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Canadian government, aid groups rush emergency resources to Nepal

Canadian forces sit inside a loaded CC-17 Globemaster at CFB Trenton, Ont., on Sunday Apr. 26, 2015. Canada is dispatching advance elements of its highly specialized disaster assistance response team to earthquake-ravaged Nepal.

Lars Hagberg/The Canadian Press

The federal government and Canadian aid groups are marshalling resources to help in the aftermath of the Nepal earthquake, dispatching doctors, medical supplies and a military response team to the country.

Four-hundred-and-sixty-two Canadians are in Nepal and have registered with the Department of Foreign Affairs, but the number of citizens in the country is likely higher, as registration is voluntary. It is unclear if any Canadians have been killed or injured; Foreign Affairs spokespeople did not answer questions on the subject Sunday.

The military's Disaster Assistance Response Team has been sent to help. An assessment group, along with search and rescue and medical personnel, departed CFB Trenton Sunday evening bound for the region. The government has further committed $5-million worth of aid, to be dispersed through non-governmental organizations (NGOs).

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"The thoughts and prayers of all Canadians are with the many affected by this disaster and we wish a speedy recovery to all those injured," Prime Minister Stephen Harper said in a statement. "Our officials in the region are working with Nepalese and Indian authorities to ensure that any Canadians affected by the earthquake are safe and accounted for. In co-operation with international partners, they are also assessing the needs of the affected populations to determine how Canada may most effectively assist with the disaster if asked to help."

Foreign Affairs is warning against non-essential travel to the region. Canadians in Nepal or their friends and family can contact Foreign Affairs' Emergency response centre at 1-800-387-3124 or

Spokeswoman Diana Khaddaj said extra staff will also be sent to Nepal to help provide consular support to people affected by the earthquake. Asked if the government is aware of any Canadians killed or injured, Ms. Khaddaj wrote in an e-mail: "Additional updates will be provided as they become available."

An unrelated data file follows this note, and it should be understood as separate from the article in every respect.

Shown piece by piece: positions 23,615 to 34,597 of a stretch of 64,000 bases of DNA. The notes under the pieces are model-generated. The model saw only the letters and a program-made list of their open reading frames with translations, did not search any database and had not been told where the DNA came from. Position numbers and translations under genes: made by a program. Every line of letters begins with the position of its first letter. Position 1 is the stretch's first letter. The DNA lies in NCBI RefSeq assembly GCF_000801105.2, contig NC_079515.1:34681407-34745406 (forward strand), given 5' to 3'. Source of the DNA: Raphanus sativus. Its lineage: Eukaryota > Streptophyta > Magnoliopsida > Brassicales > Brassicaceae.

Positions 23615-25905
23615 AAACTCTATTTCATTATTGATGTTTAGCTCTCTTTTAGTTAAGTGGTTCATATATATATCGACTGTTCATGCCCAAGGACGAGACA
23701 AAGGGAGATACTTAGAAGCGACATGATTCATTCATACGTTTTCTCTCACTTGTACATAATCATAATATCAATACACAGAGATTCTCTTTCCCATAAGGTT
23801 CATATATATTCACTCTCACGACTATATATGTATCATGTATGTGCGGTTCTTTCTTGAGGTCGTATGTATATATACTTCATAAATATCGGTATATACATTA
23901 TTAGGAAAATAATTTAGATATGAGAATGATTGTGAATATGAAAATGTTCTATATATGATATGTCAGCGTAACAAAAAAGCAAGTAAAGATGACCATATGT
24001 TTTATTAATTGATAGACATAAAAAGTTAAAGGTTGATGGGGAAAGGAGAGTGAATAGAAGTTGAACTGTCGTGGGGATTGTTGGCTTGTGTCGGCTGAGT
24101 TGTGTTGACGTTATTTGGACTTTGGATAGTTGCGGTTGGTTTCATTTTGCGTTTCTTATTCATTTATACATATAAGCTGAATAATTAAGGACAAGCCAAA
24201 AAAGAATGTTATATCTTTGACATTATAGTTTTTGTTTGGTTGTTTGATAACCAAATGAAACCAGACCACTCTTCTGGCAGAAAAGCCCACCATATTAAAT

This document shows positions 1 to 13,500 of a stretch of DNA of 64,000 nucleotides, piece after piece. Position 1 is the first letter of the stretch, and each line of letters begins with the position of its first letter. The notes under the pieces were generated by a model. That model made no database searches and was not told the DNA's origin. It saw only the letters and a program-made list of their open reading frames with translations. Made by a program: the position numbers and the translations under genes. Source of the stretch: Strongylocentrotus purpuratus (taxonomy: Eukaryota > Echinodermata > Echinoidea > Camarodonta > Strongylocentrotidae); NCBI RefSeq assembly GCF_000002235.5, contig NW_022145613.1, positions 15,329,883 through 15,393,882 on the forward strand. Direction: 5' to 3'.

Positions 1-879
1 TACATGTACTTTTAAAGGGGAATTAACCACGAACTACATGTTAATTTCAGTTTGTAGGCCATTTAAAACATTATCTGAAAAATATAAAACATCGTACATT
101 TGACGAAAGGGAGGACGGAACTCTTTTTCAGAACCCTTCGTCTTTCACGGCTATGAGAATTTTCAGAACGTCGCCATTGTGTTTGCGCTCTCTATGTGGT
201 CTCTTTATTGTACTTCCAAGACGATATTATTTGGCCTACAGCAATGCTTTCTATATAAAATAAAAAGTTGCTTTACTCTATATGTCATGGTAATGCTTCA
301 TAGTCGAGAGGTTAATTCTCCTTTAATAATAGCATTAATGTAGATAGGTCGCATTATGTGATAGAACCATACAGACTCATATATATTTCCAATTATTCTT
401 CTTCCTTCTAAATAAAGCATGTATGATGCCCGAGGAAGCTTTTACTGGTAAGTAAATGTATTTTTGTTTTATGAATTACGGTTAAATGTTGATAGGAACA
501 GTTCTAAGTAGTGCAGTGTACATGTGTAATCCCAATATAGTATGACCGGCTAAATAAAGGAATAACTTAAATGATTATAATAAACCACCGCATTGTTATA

NGOs, meanwhile, are scrambling to provide assistance to the region, and appealing to Canadians for donations.

The Canadian Red Cross has set up a Nepal Region Earthquake Fund; donations can be made online at or by calling 1-800-418-1111.

"This earthquake struck a highly populated area, and we know that emergency relief including shelter, water and health care are urgently needed," Hossam Elsharkawi, director of international emergencies and recovery for the Canadian Red Cross, wrote in a news release. He said that first-aid and search-and-rescue responders from the Red Cross have already been dispatched to areas hit by the earthquake, and more supplies will be brought in shortly.

Spokeswoman Karen Leiva said the Canadian Red Cross also has a medical team ready to deploy and set up an emergency field hospital if needed.

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UNICEF Canada's Tiffany Baggetta said the group has raised more than $180,000 so far. UNICEF says there are nearly one million children in Nepal who need help in the aftermath of the earthquake, where they face depleting supplies of food and water, as well as power outages.

The organization is sending emergency supplies, particularly water, sanitation equipment and food, and readying two cargo flights with 120 tons of supplies.

Jacob Kuehn, a spokesman for Médicins Sans Frontières (Doctors Without Borders), said the group has sent multiple teams from around the world to Nepal.

Mr. Kuehn said four teams left India's Bihar state Sunday morning for Nepal, while another group of surgeons had departed Brussels for Kathmandu, where it will set up a surgical unit and also dispatch mobile clinics to remote areas. Other teams are heading to the area from Delhi, Amsterdam, Japan and France, Mr. Kuehn said.

Handicap International said it was planning to provide post-surgery rehabilitation to injured people in Kathmandu's two main hospitals, as well as bringing in medical equipment.

"We are lucky and strong to be a worldwide movement, that's why we can react quickly in the first hours of a disaster with our own funds, but believe me, consequences in the next days and months will need a huge mobilization, from Canada and from everywhere," the director-general of the organization's Canadian arm, Jérôme Bobin, said Sunday.

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About the Author
Washington correspondent

Adrian Morrow covers U.S. politics from Washington, D.C. Previously he was The Globe's Ontario politics reporter. He's covered news, crime and sports for The Globe since 2010. He won the National Newspaper Award for politics reporting in 2016. More


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